I would agree with Martin; I think it's a very good practice for
source files to have an error or not define a function instead of
defining a function that can't possibly work and letting the build
proceed with a broken function.  Compiler and linker errors are much
easier to figure out than segmentation faults.

If you try to do it with autoconf, it's easy for the autoconf layer to
get out of sync with the rest of the source code, or for someone to
decide they want to use their own build system instead of the autoconf
layer.  And it won't help very much when porting to a new architecture
like Martin said.

--David

On Sun, Aug 6, 2017 at 3:37 AM, Martin Storsjö <mar...@martin.st> wrote:
> On Sun, 6 Aug 2017, JonY via Mingw-w64-public wrote:
>
>> On 08/05/2017 09:14 PM, Martin Storsjö wrote:
>>>
>>> This helps finding unimplemented functions; otherwise the symbol
>>> will exist, but won't contain any implementation, so the function
>>> will end up pointing at whatever other function the linker places
>>> next.
>>
>>
>> I would prefer these checks be in the autoconfigury layer where:
>>
>> ...blah blah test...
>> AC_CASE([$math_platform],
>>         [arm32], [AC_DEFINE(USE_ARM32_MATH)],
>>         [arm64], [...]
>>         [AC_MSG_ERROR([Unsupported platform])
>> ...
>>
>>
>> That way, we don't need to keep growing the if/else macros as more
>> platforms are added.
>>
>> Consider also using AM_CONDITIONAL and other automake constructs if
>> they're separate files to be compiled.
>
>
> I'm not sure I think this is somthing that would help with the issue I'm
> trying to address here - I think that kinda misses the point.
>
> We already have things similar to that; we have a custom list of files to
> build into libmingwex.a for each of the 4 architectures, so if desired, we
> could easily split these assembly files into one for each architecture as
> well.
>
> Currently there's code for x86 (32 and 64 bit) and 32 bit arm in the same
> file. The consistent next step would be to add 64 bit arm into the same (see
> patch 09/19) - in most cases, it's just a few 2-5 instruction snippets so
> it's much less overhead to add to the same file instead of creating
> completely new ones. If you want to, we could also split them into separate
> files for each architecture.
>
> Currently, these source files are under this heading in Makefile.am:
>
> # These mingwex sources are target independent:
> src_libmingwex=\
>   crt/dllentry.c        crt/dllmain.c \
> ...
>   math/ceil.S
>
>
>
> Having configure error out if you build for a new unsupported architecture,
> would help a user trying to build for another new, unsupported architecture,
> to know that it's pointless to proceed.
>
> However, if you're the one trying to implement support for that new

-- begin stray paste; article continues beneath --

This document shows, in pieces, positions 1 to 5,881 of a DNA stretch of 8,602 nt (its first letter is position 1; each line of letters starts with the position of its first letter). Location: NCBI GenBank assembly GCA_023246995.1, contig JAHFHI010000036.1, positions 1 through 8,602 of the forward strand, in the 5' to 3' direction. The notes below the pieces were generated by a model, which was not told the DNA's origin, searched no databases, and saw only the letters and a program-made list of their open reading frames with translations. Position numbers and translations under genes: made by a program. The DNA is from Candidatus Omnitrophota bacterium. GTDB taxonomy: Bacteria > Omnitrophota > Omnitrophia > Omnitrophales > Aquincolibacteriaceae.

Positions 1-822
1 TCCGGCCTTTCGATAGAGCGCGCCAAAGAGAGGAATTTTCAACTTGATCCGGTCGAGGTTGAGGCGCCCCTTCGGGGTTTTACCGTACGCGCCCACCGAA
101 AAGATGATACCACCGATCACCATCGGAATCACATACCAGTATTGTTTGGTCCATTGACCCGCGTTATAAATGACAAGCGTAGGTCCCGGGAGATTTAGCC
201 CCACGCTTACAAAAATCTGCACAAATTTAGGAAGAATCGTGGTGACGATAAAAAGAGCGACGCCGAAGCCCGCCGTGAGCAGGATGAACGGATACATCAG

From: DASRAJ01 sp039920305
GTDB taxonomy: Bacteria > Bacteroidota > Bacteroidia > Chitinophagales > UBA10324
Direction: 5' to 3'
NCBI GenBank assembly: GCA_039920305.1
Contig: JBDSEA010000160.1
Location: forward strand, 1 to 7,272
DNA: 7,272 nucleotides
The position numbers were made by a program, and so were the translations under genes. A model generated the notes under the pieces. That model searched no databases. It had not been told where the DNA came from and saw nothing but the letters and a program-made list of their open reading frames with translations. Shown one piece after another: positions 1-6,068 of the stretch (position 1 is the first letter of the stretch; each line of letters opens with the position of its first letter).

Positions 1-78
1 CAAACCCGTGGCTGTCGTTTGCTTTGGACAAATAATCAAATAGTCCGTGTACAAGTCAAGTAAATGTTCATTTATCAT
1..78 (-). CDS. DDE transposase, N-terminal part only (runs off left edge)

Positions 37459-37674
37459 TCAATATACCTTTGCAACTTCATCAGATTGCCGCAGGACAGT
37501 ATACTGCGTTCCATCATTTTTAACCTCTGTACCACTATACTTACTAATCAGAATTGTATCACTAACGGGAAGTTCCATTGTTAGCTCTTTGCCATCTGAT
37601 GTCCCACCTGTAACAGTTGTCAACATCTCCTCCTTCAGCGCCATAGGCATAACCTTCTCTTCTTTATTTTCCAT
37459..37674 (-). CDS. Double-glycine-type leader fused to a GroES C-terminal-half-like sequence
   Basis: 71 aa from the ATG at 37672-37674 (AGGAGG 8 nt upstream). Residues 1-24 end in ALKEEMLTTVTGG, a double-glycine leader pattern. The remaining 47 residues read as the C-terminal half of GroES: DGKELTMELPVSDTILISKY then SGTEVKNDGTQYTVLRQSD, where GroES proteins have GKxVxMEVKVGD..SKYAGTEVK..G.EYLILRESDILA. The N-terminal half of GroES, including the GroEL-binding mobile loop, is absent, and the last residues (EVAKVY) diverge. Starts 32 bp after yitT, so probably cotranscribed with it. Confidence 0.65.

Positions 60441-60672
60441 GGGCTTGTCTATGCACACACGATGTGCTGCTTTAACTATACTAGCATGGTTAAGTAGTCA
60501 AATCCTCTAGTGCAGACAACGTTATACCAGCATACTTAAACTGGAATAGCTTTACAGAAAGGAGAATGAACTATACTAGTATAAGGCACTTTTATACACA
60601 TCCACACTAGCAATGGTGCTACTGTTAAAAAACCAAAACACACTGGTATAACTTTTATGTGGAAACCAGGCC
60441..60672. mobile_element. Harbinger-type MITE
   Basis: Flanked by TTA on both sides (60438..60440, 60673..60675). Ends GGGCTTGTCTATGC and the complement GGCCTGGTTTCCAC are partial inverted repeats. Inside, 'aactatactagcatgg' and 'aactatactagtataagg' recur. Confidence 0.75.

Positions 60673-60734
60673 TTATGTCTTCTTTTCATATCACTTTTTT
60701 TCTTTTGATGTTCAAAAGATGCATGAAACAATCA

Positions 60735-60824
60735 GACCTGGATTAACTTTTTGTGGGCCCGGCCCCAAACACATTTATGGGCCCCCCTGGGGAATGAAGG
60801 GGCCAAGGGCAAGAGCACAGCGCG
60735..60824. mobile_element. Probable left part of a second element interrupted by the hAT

> architecture, the first thing you'd need to do is to update configure.ac and
> add the new architecture to the list of "supported" ones, in order to even
> configure the build. And then what?
>
>
> Then you need to provide all the necessary functions for the platform. In
> order to do that, you'd most probably start off with the source files for
> one of the existing architectures (in my case, I took the list of source
> files for arm32), read each and every one of the files manually and see
> which of them need customizations for the new arch.
>
> The "read each file manually" step is something I think most programmers
> would avoid and just go ahead and try compiling things - that's what I did.
>
> I took the list of source files for arm32 and tried building for arm64, and
> fixed issues until it all built without errors and mostly without warnings.
>
> Some files would have an explicit #error that's easy to spot, and fix. Some
> files would implicitly try building e.g. x86 assembly, and fail.
>
> For some other case, you might have a function completely missing, which
> you'd notice when you try to link an app that uses that function.
>
> But the deal with these assembly file, that is so devious, is that it
> assembles without error, and it even defines the symbol, but without
> actually producing any code. If I had gotten linker errors about missing
> symbols, or assembler errors or preprocessor errors, it would have been
> obvious to spot the issue.
>
> On the other hand, I see almost all other asm files also have the same
> issue. The other ones (stdio/scanf*.S) I had already noticed, since the rest
> of the associated code clearly errored out and pointed out all of those
> functions to me.
>
> // Martin
>
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